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astray

[uh-strey] /əˈstreɪ/
adverb, adjective
1.
out of the right way; off the correct or known road, path, or route:
Despite specific instructions, they went astray and got lost.
2.
away from that which is right; into error, confusion, or undesirable action or thought:
They were led astray by their lust for money.
Origin of astray
1250-1300
1250-1300; Middle English astraye < Anglo-French *astraié, Old French estraié, past participle of estraier; see stray
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Based on the Random House Dictionary, © Random House, Inc. 2015.
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British Dictionary definitions for astray

astray

/əˈstreɪ/
adjective, adverb (postpositive)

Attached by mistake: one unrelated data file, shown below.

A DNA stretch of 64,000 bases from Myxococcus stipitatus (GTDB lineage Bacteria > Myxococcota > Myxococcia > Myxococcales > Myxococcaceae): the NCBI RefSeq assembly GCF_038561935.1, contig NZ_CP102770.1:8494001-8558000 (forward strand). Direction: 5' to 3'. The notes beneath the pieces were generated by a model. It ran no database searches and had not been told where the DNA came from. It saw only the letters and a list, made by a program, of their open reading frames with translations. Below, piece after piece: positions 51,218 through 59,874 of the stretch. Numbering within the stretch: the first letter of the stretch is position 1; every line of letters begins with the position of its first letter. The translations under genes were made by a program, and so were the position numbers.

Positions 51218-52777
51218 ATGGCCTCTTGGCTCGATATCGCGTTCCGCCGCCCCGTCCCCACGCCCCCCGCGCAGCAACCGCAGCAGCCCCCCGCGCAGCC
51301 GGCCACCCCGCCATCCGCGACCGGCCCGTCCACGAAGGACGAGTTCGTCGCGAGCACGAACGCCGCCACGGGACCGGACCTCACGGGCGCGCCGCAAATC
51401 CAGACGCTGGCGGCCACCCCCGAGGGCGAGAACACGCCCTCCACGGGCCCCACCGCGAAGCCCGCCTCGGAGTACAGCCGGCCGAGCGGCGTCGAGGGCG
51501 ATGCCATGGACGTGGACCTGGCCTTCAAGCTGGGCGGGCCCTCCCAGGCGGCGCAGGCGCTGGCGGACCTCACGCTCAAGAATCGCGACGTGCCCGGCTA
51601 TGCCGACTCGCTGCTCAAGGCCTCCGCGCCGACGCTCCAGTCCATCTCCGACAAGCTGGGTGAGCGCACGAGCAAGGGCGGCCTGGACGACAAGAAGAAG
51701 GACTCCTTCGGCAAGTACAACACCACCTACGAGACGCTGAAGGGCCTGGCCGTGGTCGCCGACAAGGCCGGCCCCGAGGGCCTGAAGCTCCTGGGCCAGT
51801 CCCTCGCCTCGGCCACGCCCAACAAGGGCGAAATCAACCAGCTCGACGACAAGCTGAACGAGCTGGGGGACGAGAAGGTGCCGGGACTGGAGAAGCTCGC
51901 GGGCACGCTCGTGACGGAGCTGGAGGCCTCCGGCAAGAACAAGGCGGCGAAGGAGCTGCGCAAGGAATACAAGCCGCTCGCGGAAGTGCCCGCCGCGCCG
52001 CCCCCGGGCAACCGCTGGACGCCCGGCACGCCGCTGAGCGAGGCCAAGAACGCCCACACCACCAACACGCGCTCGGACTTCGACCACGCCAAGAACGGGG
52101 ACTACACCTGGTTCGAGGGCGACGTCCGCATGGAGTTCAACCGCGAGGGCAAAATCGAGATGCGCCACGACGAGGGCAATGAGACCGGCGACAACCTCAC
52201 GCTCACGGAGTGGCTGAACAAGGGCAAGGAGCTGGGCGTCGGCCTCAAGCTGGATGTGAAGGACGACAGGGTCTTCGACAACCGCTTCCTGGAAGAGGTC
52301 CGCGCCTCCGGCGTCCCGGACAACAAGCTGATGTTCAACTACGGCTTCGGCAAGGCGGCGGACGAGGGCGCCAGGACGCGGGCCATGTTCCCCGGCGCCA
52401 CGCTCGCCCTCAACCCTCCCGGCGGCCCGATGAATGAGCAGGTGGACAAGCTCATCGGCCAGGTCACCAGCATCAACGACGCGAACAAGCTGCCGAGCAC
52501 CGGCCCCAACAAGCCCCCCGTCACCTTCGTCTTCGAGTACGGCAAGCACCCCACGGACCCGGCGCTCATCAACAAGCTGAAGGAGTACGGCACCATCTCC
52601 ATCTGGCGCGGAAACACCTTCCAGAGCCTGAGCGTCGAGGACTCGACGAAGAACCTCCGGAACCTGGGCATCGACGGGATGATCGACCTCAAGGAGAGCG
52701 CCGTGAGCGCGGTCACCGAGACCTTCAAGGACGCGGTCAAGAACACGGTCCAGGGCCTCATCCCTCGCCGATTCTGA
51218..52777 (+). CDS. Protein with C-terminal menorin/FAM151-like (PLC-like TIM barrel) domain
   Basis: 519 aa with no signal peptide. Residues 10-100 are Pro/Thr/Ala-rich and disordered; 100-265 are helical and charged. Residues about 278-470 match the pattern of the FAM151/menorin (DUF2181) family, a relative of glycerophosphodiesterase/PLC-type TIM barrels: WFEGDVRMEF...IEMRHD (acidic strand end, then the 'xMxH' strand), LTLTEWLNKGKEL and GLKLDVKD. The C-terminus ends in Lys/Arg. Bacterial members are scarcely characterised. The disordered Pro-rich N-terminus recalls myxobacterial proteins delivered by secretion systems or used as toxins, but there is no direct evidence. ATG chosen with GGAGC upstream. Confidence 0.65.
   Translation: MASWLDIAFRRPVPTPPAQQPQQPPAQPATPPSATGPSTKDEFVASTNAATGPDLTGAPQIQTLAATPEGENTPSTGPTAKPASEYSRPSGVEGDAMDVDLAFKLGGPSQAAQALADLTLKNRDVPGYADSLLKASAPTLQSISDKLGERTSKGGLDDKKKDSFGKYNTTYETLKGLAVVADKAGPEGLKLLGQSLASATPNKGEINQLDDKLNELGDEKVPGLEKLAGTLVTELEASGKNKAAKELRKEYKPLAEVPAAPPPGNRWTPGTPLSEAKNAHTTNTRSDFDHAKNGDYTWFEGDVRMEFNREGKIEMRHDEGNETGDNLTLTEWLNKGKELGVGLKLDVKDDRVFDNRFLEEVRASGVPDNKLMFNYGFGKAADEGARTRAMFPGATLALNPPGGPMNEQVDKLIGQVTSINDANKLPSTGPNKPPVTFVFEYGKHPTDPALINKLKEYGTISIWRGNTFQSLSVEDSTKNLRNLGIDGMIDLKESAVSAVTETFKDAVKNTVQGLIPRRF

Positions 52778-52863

1.
out of the correct path or direction
2.
out of the right, good, or expected way; into error
Word Origin
C13: from Old French estraie roaming, from estraier to stray
Collins English Dictionary - Complete & Unabridged 2012 Digital Edition
© William Collins Sons & Co. Ltd. 1979, 1986 © HarperCollins
Publishers 1998, 2000, 2003, 2005, 2006, 2007, 2009, 2012
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Word Origin and History for astray
adv.

c.1300, astraied "away from home; lost," borrowed and partially nativized from Old French estraie, past participle of estraier "astray, riderless (of a horse), lost," literally "on stray" (see stray (v.)).

Online Etymology Dictionary, © 2010 Douglas Harper
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Idioms and Phrases with astray
The American Heritage® Idioms Dictionary
Copyright © 2002, 2001, 1995 by Houghton Mifflin Company. Published by Houghton Mifflin Company.
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9
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